…That Paul was an Apostle to gentiles is a very known fact. So you would not have sufficient basis to disprove that!

Even from the beginning of his calling, the Lord himself defined who Paul (previously known as Saul) was being called to reach. Perhaps you will need to read Acts 4:9 again, which clearly says:

But the Lord said, “Go, for Saul is my chosen instrument to take my message to the Gentiles and to kings, as well as to the people of Israel.

No one can doubt that Paul was sent to the gentiles after reading that passage, except of course the person doesn’t esteem the words of the Lord Jesus Christ Himself.

Time will fail me to begin to comment on each of the other issues you brought in. Suffice to say that Paul was a great Apostle any how you look at it. Thank you.

You can join in the conversation.

Still ahead: Reasons That Confirms Apostle Paul Was Called to Reach The Gentiles.

 

©Copyright 2017 | Victor Uyanwanne

3 Main Reasons That Confirmed Apostle Paul Wasn’t A Polished Speaker

In a previous post, it was established that despite being a very intellectual person, Apostle Paul was not a very polished speaker. But this did not anyway impede his ministry as he was as effective as he could ever be.

It is far better to be plain in speech, yet walking openly and consistently with the gospel, than to be admired by thousands, and be lifted up in pride… (Matthew Henry)

But how can we be so sure that the great Apostle Paul was not a man imbued with so much eloquence? The scriptures bear record of it as we shall see shortly.

Was apostle Paul a polished speaker?

In this post, we will consider three reasons confirming that Paul was not as gifted in oratory as he was in knowledge.

1) Apostle Paul humbly admitted he wasn’t a polished speaker

Even though Paul never exalted his credentials above the grace of God upon his life, he always listed his shining qualifications whenever an opportunity presented itself. So he wouldn’t​ have failed to list the power of oratory as one of his skills he if he had it.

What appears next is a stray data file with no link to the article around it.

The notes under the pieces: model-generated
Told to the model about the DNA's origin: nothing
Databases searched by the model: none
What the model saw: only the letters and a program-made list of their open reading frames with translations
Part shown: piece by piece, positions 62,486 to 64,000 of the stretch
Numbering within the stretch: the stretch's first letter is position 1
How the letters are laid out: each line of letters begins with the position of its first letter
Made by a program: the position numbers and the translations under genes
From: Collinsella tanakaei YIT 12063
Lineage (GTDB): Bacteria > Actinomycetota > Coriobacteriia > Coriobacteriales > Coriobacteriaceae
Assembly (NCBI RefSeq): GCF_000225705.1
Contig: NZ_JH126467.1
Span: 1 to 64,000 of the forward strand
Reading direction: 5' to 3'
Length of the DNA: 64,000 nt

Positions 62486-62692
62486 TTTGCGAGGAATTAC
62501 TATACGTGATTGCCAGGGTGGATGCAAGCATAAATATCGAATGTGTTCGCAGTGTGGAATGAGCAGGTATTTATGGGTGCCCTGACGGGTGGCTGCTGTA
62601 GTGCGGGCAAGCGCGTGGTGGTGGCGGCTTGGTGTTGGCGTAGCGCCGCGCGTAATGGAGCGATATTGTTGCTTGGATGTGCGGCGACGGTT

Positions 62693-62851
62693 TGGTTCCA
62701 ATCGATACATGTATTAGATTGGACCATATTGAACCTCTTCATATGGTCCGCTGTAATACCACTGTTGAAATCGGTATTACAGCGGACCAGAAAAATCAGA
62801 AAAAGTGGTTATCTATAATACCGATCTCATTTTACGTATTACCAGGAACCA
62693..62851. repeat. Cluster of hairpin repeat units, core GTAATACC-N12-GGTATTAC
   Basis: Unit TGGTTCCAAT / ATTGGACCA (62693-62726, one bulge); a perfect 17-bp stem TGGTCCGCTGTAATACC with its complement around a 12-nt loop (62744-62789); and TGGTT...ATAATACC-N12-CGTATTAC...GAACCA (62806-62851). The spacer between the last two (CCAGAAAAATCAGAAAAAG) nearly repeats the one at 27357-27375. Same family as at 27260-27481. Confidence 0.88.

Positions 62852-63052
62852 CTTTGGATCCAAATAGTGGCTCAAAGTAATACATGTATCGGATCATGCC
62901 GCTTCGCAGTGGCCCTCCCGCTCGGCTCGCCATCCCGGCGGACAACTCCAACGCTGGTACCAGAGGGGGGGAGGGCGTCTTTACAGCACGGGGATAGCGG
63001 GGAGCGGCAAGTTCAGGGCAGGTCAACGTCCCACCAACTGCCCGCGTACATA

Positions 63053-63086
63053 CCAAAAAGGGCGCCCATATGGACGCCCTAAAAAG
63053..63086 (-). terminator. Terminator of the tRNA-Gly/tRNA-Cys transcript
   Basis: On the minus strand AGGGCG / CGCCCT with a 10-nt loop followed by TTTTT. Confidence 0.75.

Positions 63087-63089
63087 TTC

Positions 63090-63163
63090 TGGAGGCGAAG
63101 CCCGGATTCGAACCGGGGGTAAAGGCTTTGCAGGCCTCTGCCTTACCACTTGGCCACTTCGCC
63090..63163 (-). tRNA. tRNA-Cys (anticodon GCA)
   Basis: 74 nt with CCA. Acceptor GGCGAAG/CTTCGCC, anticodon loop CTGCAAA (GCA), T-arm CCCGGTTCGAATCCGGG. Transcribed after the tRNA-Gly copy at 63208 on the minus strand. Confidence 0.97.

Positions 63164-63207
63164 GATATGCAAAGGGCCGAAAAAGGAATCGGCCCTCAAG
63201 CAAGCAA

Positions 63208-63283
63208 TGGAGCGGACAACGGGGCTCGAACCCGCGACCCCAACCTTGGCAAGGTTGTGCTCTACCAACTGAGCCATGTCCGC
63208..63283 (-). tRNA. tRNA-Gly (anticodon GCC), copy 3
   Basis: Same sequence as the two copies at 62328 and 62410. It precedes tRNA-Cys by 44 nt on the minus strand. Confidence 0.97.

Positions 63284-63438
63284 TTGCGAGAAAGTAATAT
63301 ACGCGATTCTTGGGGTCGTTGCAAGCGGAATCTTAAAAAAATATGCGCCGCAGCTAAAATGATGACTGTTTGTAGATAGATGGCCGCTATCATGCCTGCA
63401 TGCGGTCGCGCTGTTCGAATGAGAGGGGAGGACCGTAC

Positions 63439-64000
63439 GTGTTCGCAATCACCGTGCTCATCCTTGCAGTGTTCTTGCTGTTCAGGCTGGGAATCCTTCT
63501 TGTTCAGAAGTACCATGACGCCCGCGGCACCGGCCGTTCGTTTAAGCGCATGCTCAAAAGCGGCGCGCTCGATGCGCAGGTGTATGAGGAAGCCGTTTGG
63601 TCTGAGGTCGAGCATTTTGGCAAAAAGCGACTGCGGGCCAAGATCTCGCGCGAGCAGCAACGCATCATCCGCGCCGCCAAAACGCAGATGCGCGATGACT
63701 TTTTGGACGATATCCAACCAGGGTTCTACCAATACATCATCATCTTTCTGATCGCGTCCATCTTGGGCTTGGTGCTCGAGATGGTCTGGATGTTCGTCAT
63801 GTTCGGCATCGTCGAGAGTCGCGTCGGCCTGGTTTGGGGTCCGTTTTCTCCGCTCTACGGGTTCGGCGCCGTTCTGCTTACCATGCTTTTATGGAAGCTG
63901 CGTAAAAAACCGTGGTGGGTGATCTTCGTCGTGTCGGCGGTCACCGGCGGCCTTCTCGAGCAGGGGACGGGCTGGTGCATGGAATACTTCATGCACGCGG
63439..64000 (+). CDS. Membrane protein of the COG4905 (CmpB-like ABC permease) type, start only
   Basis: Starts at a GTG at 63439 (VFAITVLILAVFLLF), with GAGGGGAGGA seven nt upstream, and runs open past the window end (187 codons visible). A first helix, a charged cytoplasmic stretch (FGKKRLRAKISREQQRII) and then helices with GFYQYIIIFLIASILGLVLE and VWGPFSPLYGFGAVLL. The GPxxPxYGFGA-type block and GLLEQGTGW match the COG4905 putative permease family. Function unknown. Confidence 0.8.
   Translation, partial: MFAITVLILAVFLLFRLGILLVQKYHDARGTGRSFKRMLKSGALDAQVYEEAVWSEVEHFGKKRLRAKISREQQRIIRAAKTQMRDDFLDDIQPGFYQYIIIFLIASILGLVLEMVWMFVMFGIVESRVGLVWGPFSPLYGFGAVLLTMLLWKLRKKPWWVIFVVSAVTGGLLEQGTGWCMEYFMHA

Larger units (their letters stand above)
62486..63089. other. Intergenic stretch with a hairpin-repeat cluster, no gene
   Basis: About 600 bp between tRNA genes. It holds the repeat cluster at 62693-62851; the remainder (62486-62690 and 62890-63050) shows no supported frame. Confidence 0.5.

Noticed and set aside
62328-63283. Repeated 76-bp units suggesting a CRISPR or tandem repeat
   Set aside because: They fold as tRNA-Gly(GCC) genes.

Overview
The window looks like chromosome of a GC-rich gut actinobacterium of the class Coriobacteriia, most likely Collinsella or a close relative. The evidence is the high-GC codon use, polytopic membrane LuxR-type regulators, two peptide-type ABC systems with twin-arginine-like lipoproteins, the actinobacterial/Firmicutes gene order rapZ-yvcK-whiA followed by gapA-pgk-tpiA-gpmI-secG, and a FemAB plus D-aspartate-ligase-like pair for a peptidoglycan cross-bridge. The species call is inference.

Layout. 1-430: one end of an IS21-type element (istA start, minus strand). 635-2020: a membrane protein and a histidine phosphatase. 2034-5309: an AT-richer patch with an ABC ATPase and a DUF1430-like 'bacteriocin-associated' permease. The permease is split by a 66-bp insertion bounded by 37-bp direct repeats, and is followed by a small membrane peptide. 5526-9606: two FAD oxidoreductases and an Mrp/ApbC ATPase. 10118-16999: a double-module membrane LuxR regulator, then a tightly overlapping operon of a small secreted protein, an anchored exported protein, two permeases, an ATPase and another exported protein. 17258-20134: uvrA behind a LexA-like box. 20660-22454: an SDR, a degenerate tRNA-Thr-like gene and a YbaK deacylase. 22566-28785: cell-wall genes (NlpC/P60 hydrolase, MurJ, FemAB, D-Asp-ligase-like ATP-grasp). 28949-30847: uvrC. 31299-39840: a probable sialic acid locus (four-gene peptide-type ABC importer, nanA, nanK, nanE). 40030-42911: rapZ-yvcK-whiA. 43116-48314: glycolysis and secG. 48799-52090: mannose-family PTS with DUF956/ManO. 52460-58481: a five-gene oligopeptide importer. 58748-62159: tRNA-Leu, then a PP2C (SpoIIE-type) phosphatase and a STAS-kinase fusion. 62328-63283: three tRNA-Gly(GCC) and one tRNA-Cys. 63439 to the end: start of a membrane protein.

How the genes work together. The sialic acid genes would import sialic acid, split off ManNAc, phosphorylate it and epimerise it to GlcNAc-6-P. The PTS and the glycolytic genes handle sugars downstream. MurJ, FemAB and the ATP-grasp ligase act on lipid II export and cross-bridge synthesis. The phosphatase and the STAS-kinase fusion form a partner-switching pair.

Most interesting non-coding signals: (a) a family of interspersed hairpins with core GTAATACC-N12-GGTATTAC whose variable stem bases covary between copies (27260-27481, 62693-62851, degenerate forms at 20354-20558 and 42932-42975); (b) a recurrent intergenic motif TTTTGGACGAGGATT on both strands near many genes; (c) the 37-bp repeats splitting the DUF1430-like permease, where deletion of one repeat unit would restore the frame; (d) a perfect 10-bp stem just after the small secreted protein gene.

Not only that, in 2 Corinthians 11:6, Paul categorically admitted in his own words that he was not a skilled speaker.

I may be unskilled as a speaker, but I’m not lacking in knowledge. We have made this clear to you in every possible way.

You might say that Paul was being humble by openly admitting that he was not a polished speaker. Agreed. But I think that the humility comes more from him pointing out a perceived weakness in him and not trying to cover it up with his strengths than from merely owning up to a skill he didn’t possess.

2) Eloquence was not part of Apostle Paul’s ministry strategy

Paul had a good understanding of what God sent him to do and what He didn’t send him to do. And in accomplishing what he was sent to do, his strategy was to depend on the power of God so that His name alone is gloried as the value of the Cross is made known.

For Christ did not send me to baptize, but to preach the gospel, not with eloquent words of wisdom, lest the cross of Christ be emptied of its power. 1Cor1:17

Unlike Apollos whom we were clearly told was very eloquent in speeches while ministering (Acts 18:24), Paul stated that it was not part of his ministry strategy to display eloquence in speeches as he delivered the gospel messages he was sent to preach. Doing so, according to him, would have undermined the power in the Cross of Christ which he was commissioned to proclaim.

3) The people spoke about Apostle Paul’s speeches not being at the highest levels

Apart from the fact that Apostle admitted that he was not so eloquent in speeches, the people who heard him speak at various times and places also observed it and spoke about it to his hearing. Their observation bothered particularly on his body-frame and speech power.

For some say, “His letters are weighty and forceful, but his physical presence is unimpressive, and his speaking is of no account.” 1Cor 10:10

Paul must have been so diminutive a man some people in Corinth refered to him as a man with “unimpressive physical appearance.” Besides having a seemingly weak appearance, the people also observed that Paul’s “manner of speaking is of no account.” And Paul was fully aware of this uncomplementary notion the people had about him.

However, it has to be mentioned that the people recognised that Paul wrote powerful letters even though his speeches appeared less impressive. It seemed to me that what he lacked in speaking skills was fully compensated by his writing prowess.

Base on the foregoing, you might say Paul’s speeches were not at the highest levels as he wasn’t outstandingly eloquent as some other speakers in his time might have been. But in no way did the gospel suffer as a result of this perceived lack of oratorial skills. Rather it made it more obvious that the power of Christ was at work in Him.

What do you think?


©Copyright 2017 | Victor Uyanwanne

Was Apostle Paul A Polished Speaker?

How much do you know about Apostle Paul of the New Testament?

Many people will agree that he was a man of high intellect, he was knowledgeable, passionate about the course of the gospel, and full of divine revelation.

He knew his way through any kind of argument. As a man highly schooled in Judaism, Paul had a good grasp of law and history as well.